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ReMapp Int'l Corp. v. Comfort Keyboard Co. - 560 F.3d 628 (7th Cir. 2009)


The existence of a contract is a mixed question of law and fact subject to clear error review.


Plaintiff ReMapp International Corporation, a manufacturer of electronics boards and microprocessors, claimed that defendant customer, Comfort Keyboard Company, agreed to purchase several items and failed to pay. In its defense, Comfort Keyboard claimed that the parties had never formed a contract. The magistrate found that three oral contracts existed between the parties, two for the purchase of boards and one for microprocessors. However, no damages were awarded for breach of the microprocessor contract because ReMapp failed to show that it mitigated its damages. A judgment was entered into in favor of the manufacturer ReMapp, and the customer Comfort Keyboard filed this appeal.


Was there a valid contract between the parties?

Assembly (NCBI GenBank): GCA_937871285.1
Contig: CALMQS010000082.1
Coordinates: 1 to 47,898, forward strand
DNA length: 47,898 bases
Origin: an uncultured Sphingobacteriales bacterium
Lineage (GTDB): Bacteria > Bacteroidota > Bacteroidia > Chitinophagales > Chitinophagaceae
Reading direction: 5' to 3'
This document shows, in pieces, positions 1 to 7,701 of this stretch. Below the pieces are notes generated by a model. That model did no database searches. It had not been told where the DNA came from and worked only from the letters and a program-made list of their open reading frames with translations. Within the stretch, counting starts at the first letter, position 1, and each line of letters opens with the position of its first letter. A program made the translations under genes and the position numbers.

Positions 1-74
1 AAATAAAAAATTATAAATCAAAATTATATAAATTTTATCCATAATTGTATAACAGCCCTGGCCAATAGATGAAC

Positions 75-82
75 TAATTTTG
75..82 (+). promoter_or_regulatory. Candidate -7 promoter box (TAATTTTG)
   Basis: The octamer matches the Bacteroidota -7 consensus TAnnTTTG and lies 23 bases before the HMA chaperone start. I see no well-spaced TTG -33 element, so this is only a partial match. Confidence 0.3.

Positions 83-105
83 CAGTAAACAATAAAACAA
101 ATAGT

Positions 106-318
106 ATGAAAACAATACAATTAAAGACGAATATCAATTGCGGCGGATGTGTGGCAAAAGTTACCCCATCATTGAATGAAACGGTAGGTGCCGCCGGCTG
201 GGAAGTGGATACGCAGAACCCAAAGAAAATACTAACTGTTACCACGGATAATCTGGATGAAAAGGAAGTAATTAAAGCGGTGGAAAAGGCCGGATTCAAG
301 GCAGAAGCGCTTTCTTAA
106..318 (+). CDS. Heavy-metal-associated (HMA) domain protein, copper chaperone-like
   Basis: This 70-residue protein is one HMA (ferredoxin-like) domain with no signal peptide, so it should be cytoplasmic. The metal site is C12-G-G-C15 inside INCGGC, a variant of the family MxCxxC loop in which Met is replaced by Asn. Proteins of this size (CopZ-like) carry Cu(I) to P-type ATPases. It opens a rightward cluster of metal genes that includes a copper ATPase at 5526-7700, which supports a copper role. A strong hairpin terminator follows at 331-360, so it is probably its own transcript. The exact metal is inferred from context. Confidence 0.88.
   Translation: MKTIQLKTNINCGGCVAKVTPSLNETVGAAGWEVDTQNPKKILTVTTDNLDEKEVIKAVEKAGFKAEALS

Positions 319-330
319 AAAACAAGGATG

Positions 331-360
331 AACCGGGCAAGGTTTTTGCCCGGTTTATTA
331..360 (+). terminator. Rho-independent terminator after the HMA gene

The court of appeals found no clear error in the magistrate's finding that a pro forma invoice sent by ReMapp was a written confirmation of the parties' oral agreement rather than a written offer. Also, the parties' conduct indicated that they had formed a contract. The Statute of Frauds exception under Wis. Stat. § 402.201(3)(a) for specially manufactured goods was properly applied to the contracts for the electronic boards. Comfort Keyboard's argument that the microprocessor contract did not fall within the exception under § 402.201(2) was moot because no damages were awarded for breach; in any event, the evidence showed that the Comfort Keyboard had received written notice of the order and failed to timely object.

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